Here in Seattle, we’ve pretty much escaped the heat wave that the rest of the country has been suffering through. So, when I took big, fifteen year-old Flavio with me to a radio station interview last week, I made sure that he would be in the car for as little time as possible, even though the temperature was only a pleasant 72 or so.

On the way home, I stopped for two minutes to drop off a DVD rental. Flavio lay in the back, panting a bit- something he does now due to the slow deterioration of his cardio-respiratory system. But he was well-watered, and the windows were open; he’d be fine for the 120 seconds I’d be gone.

Back at my car, I found a woman standing there with a Chihuahua on a leash, her cell phone to her ear. When I approached, she put the phone away and sheepishly explained that she felt Flavio was in duress from the heat. I thanked her for her concern, and explained the dog’s condition, and that I’d just run across the street and back. In the meantime, Flavio stared out the window at the Chihuahua, wondering what kind of new squeeze toy I’d brought him.

She’d done a good thing, and I was appreciative. It’s not easy to make that call, especially when you see the owner coming back to the car. Some owners take it personally and go postal, despite the fact that they’re often flat out wrong, and unrepentant about it. Knuckleheads.

Today, most of the continent is baked, toasted, roasted. Most towns and cities have seen temperatures above 90 degrees for months. Even our Canadian friends to the north have been fricasseed this summer. It’s dangerous, for both young and old. And it kills dogs.

When heat waves hit for extended periods of time, often the first to suffer are our dogs. Owners used to keeping their pets outside in a yard or pen, for instance, often fail to consider what triple-digit temperatures can do to a dog, especially one that’s old, or small. Often there’s little water, due to the small bowl losing its contents to evaporation. Shade, too, is often unavailable, making heat stroke more likely. A smart dog will either find some scant shade, or else dig down into cool soil, if possible, but sometimes conditions just won’t allow this. Try digging down into Phoenix dirt in August.

Even dogs kept indoors can suffer, if there is no reasonable way to cool the home down, and the temperature gets up above eighty degrees. Small breeds, puppies, dogs with short muzzles, heavily-coated breeds, or older dogs can all succumb, especially if they are in a crate with no water.

A parked automobile in the hot summer is basically a convection oven waiting to cook your dog. Even with windows cracked, most cars will become infernos after just twenty minutes. It makes sense then, to leave your dog home if you know you’ll be making a stop for any length of time. I know of small dogs that have literally died of overheating in cars, so trust me on this. Even leaving water won’t help in the car. And, you run the risk of having someone calling the police on you.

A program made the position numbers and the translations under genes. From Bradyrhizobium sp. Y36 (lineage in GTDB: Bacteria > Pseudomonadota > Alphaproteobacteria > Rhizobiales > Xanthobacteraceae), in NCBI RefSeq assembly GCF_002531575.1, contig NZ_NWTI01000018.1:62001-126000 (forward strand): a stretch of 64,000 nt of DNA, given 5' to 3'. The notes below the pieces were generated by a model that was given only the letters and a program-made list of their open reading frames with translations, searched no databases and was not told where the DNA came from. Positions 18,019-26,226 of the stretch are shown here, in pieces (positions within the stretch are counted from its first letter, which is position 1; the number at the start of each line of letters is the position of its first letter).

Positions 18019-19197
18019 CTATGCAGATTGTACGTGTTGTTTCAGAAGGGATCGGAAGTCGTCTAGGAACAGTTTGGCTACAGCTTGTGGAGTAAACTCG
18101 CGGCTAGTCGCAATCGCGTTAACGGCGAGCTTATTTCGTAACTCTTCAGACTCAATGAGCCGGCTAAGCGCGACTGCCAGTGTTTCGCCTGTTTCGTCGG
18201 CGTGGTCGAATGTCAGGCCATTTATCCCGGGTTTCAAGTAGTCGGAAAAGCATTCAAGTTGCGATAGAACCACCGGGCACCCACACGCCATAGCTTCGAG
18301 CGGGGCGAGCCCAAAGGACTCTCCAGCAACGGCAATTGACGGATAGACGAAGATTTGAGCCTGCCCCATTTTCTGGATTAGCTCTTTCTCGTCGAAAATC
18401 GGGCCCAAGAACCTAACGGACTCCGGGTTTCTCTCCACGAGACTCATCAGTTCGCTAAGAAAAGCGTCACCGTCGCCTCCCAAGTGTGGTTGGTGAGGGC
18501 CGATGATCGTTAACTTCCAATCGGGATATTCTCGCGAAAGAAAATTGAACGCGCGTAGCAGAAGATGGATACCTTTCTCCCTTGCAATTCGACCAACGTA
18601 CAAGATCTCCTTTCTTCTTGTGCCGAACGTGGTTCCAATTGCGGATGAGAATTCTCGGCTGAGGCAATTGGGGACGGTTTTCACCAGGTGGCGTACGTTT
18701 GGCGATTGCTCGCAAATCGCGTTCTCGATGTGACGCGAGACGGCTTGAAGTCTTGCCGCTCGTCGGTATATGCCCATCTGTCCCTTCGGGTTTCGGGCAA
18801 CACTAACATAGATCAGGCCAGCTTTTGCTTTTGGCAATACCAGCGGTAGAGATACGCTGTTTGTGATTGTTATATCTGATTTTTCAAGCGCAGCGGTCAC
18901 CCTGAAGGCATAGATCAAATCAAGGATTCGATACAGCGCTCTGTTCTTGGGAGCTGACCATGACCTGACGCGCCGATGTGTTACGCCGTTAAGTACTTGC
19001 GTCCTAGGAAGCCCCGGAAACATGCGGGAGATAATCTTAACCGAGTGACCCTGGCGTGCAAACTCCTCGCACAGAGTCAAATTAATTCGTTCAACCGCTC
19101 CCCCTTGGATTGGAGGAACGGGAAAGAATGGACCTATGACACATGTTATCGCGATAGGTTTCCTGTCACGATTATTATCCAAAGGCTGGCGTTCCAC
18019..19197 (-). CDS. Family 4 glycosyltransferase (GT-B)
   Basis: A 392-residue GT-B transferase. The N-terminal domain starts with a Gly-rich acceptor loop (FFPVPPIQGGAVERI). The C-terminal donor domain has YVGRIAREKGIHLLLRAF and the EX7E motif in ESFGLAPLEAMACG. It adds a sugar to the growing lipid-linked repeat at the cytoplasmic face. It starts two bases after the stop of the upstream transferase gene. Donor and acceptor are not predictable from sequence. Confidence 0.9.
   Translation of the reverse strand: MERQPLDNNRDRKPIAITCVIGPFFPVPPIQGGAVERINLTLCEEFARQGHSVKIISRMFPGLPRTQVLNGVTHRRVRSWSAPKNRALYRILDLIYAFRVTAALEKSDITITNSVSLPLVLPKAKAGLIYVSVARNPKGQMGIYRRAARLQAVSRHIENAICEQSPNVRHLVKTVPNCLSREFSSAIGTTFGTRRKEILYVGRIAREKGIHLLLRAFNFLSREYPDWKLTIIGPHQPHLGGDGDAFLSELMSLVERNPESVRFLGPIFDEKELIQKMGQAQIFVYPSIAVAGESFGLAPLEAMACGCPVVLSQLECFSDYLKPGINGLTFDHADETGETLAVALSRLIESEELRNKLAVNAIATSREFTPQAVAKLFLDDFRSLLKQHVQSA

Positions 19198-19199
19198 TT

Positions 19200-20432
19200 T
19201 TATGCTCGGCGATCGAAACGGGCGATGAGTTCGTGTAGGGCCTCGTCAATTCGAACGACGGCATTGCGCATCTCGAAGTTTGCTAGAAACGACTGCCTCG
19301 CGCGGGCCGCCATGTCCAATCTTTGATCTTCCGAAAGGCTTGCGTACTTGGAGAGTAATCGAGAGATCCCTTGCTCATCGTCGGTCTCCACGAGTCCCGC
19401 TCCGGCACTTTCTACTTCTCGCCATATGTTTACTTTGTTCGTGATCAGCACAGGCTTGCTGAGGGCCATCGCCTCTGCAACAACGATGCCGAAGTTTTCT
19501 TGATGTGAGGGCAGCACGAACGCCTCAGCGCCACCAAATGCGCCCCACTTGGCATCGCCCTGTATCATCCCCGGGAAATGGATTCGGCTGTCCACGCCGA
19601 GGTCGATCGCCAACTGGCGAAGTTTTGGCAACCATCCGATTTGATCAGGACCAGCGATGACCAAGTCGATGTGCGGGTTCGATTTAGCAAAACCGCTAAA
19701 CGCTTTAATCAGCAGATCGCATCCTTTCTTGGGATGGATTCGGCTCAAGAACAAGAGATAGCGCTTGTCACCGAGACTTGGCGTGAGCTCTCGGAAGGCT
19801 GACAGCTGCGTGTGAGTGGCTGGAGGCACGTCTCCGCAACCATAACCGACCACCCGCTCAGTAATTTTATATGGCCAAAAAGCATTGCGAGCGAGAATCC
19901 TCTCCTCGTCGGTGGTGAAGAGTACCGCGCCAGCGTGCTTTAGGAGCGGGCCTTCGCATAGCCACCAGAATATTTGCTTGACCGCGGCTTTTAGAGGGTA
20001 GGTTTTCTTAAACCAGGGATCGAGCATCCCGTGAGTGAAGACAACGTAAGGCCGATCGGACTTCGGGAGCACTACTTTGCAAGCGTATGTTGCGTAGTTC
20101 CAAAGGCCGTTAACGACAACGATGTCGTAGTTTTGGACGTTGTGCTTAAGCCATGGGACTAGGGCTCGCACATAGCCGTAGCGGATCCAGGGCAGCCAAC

Warning signs? Excess panting, difficulty breathing, and even vomiting, diarrhea, and seizures are all possible. If you know your dog, you’ll know if he or she is overheated.

Apart from heat exhaustion, some dogs can even get sunburned. The Mexican Hairless, for example, needs to have a vet-approved non-toxic sunscreen applied to its bare skin, if out in the sun often. Even normal dogs can get a burned nose, so be aware of it.

Exercise during extreme heat should be minimized, to prevent dehydration. And beware of hot surfaces; asphalt and concrete can literally get hot enough to cook an egg during the summer. If you can’t keep your hand on a sidewalk surface for more than fifteen seconds, your dog will end up burning his or her pads on even a short walk.

Merchants will often place bowls of water out for thirsty dogs, during heat waves. Though a goodhearted gesture, it’s not a good idea to let your dog drink from one, unless absolutely necessary. Do the math; if a hundred dogs drink out of one bowl, the odds of one of them carrying some contagious condition is pretty high. If out on a long walk or hike with my dogs in high heat, I always take water for them.

If at all possible, get your dog indoors on a hot day, in a reasonably cool home. If he or she must be outdoors, leave a bucket of fresh water with ice cubes in it. Be sure to set up a shady area for your dog to rest. If need be, hose him or her down before you leave.

Also be aware that, during high heat, thunderstorms can occur. If your dog gets phobic over thunder (what dog doesn’t?), keeping him or her inside is a kinder option.

Take a lot of water with you on hikes, and keep jogging to a minimum. Avoid letting your dog become obese, as this will compound the chance of heat exhaustion. Take your dog swimming, but be sure to supervise, and not overdo it.

The jury is out on whether or not to trim your dog’s coat during extremely hot weather. I used to trim Flavio’s Shepherd/Chow coat, but do not anymore, as I think it actually can help insulate him from heat as well as cold. But if you think your Samoyed, Chow, or Old English Sheepdog can benefit from a trim, give it a go. Just don’t shave them completely.

Some breeds do better in heat than others. Sighthounds generally do okay, with the possible exception of an Afghan in full coat. But Basenjis, Greyhounds, Ibizans, Salukis, and other desert-originating breeds can tolerate heat better than can a Siberian Husky, Chow, Malamute, or even a Golden Retriever.

When temperatures get to hot for you to be comfortable, it’s too hot for your dog, too. Though they’re resilient and often stoic about discomfort, trust me- triple-digit heat is murder on dogs. Keep them cool, watered, rested and close.